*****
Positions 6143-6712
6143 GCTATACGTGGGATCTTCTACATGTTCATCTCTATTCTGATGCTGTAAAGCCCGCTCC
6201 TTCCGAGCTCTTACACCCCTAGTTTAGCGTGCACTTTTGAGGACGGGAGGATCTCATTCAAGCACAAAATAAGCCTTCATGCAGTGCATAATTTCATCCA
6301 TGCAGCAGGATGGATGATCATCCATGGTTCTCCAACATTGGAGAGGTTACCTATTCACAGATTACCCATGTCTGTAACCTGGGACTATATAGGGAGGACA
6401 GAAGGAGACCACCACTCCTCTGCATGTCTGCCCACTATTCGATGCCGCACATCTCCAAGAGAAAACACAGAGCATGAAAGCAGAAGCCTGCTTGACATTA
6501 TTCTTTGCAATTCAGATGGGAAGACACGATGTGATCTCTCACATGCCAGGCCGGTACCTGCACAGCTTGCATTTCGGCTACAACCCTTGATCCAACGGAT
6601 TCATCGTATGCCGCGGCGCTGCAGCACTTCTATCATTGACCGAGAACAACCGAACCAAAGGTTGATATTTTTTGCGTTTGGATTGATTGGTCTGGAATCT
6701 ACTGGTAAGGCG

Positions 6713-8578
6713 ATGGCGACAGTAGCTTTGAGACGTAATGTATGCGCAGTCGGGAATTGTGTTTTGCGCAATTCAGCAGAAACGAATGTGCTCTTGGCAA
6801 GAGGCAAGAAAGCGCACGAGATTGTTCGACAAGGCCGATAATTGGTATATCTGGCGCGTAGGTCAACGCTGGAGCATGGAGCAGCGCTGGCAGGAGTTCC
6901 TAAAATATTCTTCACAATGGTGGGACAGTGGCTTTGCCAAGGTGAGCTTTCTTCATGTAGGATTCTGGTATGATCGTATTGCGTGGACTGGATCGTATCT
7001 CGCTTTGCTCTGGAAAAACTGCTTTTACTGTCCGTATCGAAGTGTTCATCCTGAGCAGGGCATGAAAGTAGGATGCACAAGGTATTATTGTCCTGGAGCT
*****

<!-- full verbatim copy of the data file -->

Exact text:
Positions 6143-6712
6143 GCTATACGTGGGATCTTCTACATGTTCATCTCTATTCTGATGCTGTAAAGCCCGCTCC
6201 TTCCGAGCTCTTACACCCCTAGTTTAGCGTGCACTTTTGAGGACGGGAGGATCTCATTCAAGCACAAAATAAGCCTTCATGCAGTGCATAATTTCATCCA
6301 TGCAGCAGGATGGATGATCATCCATGGTTCTCCAACATTGGAGAGGTTACCTATTCACAGATTACCCATGTCTGTAACCTGGGACTATATAGGGAGGACA
6401 GAAGGAGACCACCACTCCTCTGCATGTCTGCCCACTATTCGATGCCGCACATCTCCAAGAGAAAACACAGAGCATGAAAGCAGAAGCCTGCTTGACATTA
6501 TTCTTTGCAATTCAGATGGGAAGACACGATGTGATCTCTCACATGCCAGGCCGGTACCTGCACAGCTTGCATTTCGGCTACAACCCTTGATCCAACGGAT
6601 TCATCGTATGCCGCGGCGCTGCAGCACTTCTATCATTGACCGAGAACAACCGAACCAAAGGTTGATATTTTTTGCGTTTGGATTGATTGGTCTGGAATCT
6701 ACTGGTAAGGCG

Positions 6713-8578
6713 ATGGCGACAGTAGCTTTGAGACGTAATGTATGCGCAGTCGGGAATTGTGTTTTGCGCAATTCAGCAGAAACGAATGTGCTCTTGGCAA
6801 GAGGCAAGAAAGCGCACGAGATTGTTCGACAAGGCCGATAATTGGTATATCTGGCGCGTAGGTCAACGCTGGAGCATGGAGCAGCGCTGGCAGGAGTTCC
6901 TAAAATATTCTTCACAATGGTGGGACAGTGGCTTTGCCAAGGTGAGCTTTCTTCATGTAGGATTCTGGTATGATCGTATTGCGTGGACTGGATCGTATCT
7001 CGCTTTGCTCTGGAAAAACTGCTTTTACTGTCCGTATCGAAGTGTTCATCCTGAGCAGGGCATGAAAGTAGGATGCACAAGGTATTATTGTCCTGGAGCT